One of the dishes that I have loved for a long, long time is chili. My Mom cooks it a few times a year (especially in the colder seasons) and I always look forward to it when she makes it. With many of my friends being amateur level gourmands that frequently offer up samples of their own wares, it was only a matter of time before I started boasting my own branding of the stuff. Of course only a few select number of friends have been able to try it out and now with the new personal blog, I decided to discuss my most recent cooking adventure with the stuff. I hope that you like our take on this concoction.
Before going any further, I wanted to say that this was not at all a conventional chili recipe that used only the typical meat and kidney beans along with a dose of spicy seasoning. In my view of it, chili can be looked at as a bit of a pot luck recipe where anything goes depending on what you have at hand. With this in mind, I decided to try some very different ingredients this time around to see what came of it. Let’s begin with what you’ll need to mix it up.
2 lbs ground chopped meat.
1 mid-sized red onion
1 clove of garlic
1 can crushed tomatoes
1 can tomato sauce
1 can corn
1 can sliced mushrooms
1 can red kidney beans
1 can white beans
1 can field peas
1 small can tomato paste
5 teaspoons of chili powder
1/4 teaspoon of salt
*** I don’t usually use this many different kinds of beans in the regular recipe but for this one wanted to try and see how some other things worked out. I also used Goya as a brand for all of them.
Tools: Medium sized skillet pan. Deep pot. Sturdy wooden spoon.
Get the chopped meat nice and loose and start to brown it in a medium sized skillet pan if you have one. I generally like to coat the pan with a little bit of butter or canola oil but that is up to personal preference. Chop up and stir in the red onion and add in that 1/4 teaspoon of salt for seasoning. Lately I have opted to use sea salt and found that this works out well and is a little better for you in the end. Don’t overcook it of course so keep an eye on this part of the recipe.
Once the meat is browned, drain off as much of the excess water and grease drippings that you can and cover it for the time being. Depending on your love of the stuff, you can use one piece of the garlic clove in this browning process. I didn’t this time around but usually do.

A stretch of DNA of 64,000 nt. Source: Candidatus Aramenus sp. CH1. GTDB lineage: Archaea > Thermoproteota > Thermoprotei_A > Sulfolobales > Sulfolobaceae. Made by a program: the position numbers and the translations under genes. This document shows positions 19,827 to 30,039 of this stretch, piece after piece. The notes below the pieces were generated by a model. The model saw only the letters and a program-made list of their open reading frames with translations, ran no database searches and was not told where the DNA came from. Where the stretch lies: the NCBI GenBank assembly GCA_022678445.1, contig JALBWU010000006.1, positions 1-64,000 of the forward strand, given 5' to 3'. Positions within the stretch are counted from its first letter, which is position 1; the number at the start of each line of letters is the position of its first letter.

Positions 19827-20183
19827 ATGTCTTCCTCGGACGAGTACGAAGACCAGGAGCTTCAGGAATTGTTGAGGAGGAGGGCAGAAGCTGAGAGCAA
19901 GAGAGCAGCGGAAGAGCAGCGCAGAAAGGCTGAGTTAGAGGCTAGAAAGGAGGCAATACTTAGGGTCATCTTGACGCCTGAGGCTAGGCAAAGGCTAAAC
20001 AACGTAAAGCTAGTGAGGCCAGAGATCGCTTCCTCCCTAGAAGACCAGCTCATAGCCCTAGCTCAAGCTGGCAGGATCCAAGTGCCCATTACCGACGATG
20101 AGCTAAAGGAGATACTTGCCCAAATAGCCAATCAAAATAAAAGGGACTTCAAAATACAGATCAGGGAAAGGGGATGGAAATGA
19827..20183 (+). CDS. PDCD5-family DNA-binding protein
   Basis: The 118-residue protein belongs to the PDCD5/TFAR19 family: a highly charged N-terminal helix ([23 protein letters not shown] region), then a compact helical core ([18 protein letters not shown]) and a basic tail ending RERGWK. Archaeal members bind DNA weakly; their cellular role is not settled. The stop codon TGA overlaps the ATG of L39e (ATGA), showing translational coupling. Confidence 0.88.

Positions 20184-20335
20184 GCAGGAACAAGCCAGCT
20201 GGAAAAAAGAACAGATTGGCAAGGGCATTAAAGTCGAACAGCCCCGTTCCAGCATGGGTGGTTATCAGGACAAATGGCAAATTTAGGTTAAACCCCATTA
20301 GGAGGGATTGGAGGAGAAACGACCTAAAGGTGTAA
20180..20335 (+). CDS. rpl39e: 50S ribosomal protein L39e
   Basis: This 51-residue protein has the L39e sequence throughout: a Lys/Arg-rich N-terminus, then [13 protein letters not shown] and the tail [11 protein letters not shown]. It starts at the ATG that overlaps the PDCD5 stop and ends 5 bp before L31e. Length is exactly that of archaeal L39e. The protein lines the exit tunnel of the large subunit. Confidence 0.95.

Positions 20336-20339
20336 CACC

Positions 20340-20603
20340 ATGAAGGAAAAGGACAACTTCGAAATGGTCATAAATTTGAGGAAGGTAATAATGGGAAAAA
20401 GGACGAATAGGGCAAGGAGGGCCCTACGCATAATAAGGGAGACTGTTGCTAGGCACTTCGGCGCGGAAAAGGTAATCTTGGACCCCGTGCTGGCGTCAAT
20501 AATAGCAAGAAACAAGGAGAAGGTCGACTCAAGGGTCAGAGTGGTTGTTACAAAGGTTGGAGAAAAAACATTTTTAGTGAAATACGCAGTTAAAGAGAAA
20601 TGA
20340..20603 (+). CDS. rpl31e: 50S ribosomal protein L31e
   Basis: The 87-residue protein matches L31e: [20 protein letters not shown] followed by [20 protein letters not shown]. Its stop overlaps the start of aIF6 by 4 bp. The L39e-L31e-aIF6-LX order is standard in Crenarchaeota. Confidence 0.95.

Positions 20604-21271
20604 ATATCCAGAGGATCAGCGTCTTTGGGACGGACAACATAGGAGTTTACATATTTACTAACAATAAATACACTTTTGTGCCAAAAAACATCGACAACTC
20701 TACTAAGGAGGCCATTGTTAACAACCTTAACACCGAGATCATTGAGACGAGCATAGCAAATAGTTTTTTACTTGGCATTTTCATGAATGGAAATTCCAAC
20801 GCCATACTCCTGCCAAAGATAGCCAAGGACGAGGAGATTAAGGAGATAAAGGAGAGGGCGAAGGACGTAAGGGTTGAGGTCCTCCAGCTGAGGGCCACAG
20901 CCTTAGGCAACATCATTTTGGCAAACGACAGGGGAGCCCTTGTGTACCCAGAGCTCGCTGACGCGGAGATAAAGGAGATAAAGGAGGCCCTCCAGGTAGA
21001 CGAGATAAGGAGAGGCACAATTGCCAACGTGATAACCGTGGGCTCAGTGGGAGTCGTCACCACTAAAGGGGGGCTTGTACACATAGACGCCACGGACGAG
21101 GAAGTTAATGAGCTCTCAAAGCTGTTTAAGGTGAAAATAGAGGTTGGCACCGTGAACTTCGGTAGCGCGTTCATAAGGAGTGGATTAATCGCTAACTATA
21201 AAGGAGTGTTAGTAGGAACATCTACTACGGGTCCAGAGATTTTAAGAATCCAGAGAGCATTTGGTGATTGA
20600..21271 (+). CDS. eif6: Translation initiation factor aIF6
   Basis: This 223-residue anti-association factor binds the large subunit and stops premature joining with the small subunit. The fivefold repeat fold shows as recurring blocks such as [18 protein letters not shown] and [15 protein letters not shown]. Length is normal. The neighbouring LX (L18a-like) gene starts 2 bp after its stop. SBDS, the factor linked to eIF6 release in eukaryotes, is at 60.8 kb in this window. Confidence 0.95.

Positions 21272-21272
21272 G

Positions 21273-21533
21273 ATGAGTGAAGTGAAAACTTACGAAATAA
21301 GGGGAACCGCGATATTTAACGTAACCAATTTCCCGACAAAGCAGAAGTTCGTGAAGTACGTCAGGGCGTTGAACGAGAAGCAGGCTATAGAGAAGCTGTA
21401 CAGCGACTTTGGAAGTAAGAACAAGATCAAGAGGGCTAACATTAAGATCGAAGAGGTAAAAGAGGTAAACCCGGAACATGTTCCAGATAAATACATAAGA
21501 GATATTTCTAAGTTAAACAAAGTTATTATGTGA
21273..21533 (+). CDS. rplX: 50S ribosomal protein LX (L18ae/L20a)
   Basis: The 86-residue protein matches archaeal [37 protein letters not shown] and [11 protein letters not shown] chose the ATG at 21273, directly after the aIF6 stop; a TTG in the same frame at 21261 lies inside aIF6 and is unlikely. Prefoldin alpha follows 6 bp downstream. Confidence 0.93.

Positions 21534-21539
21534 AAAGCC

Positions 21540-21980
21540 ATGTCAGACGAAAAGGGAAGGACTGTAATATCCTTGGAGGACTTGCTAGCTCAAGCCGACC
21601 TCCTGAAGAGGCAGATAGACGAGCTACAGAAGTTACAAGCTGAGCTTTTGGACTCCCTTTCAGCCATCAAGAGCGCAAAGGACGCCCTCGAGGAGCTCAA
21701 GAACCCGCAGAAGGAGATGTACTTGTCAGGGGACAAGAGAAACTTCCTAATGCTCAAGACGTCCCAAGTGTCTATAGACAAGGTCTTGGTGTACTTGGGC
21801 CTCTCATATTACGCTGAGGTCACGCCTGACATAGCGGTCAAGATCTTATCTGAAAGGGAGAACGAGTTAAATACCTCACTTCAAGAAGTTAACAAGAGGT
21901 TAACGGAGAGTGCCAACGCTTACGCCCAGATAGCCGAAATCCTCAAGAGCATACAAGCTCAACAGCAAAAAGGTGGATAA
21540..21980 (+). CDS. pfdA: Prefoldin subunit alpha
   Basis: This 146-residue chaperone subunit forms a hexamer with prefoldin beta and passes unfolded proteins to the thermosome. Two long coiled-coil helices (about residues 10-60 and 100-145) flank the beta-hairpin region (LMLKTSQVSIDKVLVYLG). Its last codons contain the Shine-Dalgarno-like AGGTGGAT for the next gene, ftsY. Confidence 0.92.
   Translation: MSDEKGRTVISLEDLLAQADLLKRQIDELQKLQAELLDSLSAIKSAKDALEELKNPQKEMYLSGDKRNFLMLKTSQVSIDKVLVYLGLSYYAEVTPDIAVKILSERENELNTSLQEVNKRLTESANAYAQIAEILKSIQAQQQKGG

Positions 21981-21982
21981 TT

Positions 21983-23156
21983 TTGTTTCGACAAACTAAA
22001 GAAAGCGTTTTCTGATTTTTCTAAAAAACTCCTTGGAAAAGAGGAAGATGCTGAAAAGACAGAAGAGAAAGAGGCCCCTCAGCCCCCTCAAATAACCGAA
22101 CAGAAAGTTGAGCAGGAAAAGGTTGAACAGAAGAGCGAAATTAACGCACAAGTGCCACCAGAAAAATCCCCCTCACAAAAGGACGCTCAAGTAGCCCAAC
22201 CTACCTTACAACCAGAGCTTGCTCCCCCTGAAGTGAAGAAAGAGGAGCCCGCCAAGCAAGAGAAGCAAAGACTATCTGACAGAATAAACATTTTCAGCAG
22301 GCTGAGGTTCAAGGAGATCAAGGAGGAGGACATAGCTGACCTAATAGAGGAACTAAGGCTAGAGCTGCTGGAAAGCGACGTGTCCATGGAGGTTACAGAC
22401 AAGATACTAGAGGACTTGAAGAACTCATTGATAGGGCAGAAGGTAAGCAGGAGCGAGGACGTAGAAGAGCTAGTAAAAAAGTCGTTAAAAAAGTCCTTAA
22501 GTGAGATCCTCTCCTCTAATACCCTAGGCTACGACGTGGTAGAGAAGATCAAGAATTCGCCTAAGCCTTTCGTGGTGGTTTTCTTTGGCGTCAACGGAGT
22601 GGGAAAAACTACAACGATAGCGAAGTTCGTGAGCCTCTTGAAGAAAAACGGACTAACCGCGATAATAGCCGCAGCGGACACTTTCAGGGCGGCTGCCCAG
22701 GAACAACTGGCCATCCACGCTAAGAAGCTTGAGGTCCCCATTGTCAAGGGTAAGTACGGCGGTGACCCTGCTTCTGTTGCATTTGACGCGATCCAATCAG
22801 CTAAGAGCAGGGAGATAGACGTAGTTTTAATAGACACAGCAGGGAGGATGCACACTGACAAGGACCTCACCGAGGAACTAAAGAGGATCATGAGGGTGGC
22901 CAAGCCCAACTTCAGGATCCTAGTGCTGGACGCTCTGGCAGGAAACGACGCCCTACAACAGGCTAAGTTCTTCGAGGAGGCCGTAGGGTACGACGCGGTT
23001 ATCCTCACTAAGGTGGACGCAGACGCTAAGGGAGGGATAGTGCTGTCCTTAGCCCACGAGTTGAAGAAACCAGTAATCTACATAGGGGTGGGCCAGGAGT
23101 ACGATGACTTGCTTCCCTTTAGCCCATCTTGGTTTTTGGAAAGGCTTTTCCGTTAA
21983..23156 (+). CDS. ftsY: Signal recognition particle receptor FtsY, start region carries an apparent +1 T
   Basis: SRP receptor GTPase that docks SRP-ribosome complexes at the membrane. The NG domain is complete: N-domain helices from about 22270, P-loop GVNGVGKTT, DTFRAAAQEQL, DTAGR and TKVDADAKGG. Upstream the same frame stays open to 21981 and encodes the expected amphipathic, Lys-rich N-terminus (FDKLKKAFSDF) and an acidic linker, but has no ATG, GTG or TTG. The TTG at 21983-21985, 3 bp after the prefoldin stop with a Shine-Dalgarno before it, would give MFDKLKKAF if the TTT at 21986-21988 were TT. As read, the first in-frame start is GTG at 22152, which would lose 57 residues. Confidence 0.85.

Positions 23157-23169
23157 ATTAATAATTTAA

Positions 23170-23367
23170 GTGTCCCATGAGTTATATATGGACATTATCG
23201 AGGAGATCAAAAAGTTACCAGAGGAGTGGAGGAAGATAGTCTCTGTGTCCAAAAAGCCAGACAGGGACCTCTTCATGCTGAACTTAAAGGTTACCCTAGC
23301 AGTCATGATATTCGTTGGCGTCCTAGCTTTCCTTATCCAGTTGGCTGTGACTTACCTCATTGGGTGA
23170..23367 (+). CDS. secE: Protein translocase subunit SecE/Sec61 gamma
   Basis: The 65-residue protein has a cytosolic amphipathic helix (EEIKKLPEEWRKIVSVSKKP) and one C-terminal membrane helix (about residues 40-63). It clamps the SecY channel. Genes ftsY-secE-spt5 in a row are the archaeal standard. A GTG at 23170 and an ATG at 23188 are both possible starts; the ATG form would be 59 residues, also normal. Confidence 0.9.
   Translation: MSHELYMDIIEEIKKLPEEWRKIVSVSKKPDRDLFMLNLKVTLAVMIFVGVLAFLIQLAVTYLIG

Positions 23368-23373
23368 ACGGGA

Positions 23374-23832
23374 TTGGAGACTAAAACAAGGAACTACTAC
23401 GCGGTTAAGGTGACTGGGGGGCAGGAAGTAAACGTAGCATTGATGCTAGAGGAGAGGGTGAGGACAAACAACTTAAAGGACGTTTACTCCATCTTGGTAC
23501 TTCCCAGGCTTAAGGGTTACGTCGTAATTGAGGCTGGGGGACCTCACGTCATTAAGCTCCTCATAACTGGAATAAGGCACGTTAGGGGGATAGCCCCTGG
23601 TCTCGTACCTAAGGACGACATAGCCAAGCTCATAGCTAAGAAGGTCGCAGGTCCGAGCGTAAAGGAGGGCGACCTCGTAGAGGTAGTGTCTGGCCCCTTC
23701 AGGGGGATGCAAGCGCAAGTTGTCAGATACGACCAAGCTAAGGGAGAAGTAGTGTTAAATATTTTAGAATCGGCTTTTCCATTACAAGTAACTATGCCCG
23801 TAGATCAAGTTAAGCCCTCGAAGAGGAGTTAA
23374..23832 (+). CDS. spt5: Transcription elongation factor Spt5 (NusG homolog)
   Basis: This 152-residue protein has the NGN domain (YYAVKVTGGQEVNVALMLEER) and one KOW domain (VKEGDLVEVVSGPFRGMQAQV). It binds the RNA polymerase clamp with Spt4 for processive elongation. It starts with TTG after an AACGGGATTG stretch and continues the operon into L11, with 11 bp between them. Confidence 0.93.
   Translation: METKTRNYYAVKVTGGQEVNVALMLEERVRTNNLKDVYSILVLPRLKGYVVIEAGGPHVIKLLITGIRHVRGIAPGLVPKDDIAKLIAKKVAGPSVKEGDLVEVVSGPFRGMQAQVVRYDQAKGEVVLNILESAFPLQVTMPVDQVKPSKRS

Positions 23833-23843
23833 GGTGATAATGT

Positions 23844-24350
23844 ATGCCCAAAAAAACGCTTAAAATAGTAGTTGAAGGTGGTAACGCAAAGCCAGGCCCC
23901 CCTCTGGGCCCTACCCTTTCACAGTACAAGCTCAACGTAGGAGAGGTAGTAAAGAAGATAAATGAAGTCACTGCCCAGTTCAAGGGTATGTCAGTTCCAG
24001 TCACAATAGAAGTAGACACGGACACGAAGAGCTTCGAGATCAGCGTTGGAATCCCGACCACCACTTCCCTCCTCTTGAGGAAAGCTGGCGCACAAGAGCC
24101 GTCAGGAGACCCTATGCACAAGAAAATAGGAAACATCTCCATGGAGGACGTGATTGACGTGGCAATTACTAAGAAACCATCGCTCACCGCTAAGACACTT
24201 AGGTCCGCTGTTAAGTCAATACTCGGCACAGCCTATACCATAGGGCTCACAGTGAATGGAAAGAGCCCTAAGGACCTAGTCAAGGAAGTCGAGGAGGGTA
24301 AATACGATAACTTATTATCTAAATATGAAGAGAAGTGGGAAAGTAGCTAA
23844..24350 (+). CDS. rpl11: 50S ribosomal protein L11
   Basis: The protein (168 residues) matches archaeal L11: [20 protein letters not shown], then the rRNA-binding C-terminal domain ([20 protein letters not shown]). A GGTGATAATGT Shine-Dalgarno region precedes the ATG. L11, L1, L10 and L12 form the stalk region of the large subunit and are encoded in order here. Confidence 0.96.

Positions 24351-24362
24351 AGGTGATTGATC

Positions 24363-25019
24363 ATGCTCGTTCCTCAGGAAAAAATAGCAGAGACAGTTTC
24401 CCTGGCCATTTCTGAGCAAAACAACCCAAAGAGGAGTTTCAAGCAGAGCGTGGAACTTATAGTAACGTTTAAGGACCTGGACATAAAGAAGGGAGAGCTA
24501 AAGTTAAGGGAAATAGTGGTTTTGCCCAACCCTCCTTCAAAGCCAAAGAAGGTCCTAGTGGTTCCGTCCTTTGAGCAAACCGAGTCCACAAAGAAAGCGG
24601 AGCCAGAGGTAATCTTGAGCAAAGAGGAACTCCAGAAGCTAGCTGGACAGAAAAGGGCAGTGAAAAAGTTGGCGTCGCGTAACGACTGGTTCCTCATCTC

With the large pot ready to go, I drain off any excess waters from the various canned beans, mushrooms and corn that I am adding to the concoction. I also like to rinse them off as well one at a time before adding them to the pot. Before you begin adding each thing to the mix make sure that the shelf life of the item has not passed. It’s better to be safe than sorry. As each one gets safely added to the pot, I use a large wooden spoon to stir it together so it will cook up as a blend as opposed to layers of different things.
Turn On The Flame \m/
The last couple of times that I have made chili, I decided to simmer the beans, corn and mushrooms for a few minutes before adding in the recently browned meat & onions to the mixture. The main reason is because I feel that this cooks off a little more of the water that I recently rinsed these ingredients in. Five minutes is probably more than enough on a simmer level flame, so pour in the meat and onions at this point and stir it up good.
Now add the can of crushed tomatoes, tomato paste and the can of tomato sauce. I know that this recipe sounds like we are over tomato-izing the mixture, but since I had them in the cupboard, I wanted to use them. I would not regret the decision. With the sauces all on top of the meat and the beans etc, I now add in the five teaspoons of chili powder that the many recipes I have sampled seem to call for. I also use a garlic press to add in about three or four small segments from the garlic clove that I said we would need. Mix that all up and let it simmer cook for about twenty five minutes. You will need to return and look at it from time to time and stir it as you do that. Cooking it on the simmer flame with a cover over the pot should make it come out fine.
You might be wondering why I didn’t pour some cayenne pepper into the mix while cooking it and the reason is simply because I have had chili in the past that was so damned hot that eating a couple of spoonfuls was torture. That being said I decided to add it like I would regular pepper and allow the person enjoying it to add it to their own personal tastes.
But Ken, I’m A Vegetarian!!!!
That’s not a problem with the recipes for chili that I make, because you can easily substitute any of the meat with some extra mushrooms (perhaps portabella ones) and the vegan delicacy of choice – tofu. I am sure the stuff would absorb any of the sauces and seasonings and come out rather good in the end. I doubt that I would make it like this for myself, but you are always welcome to invite me over for a batch when you cook it up or save me some somehow.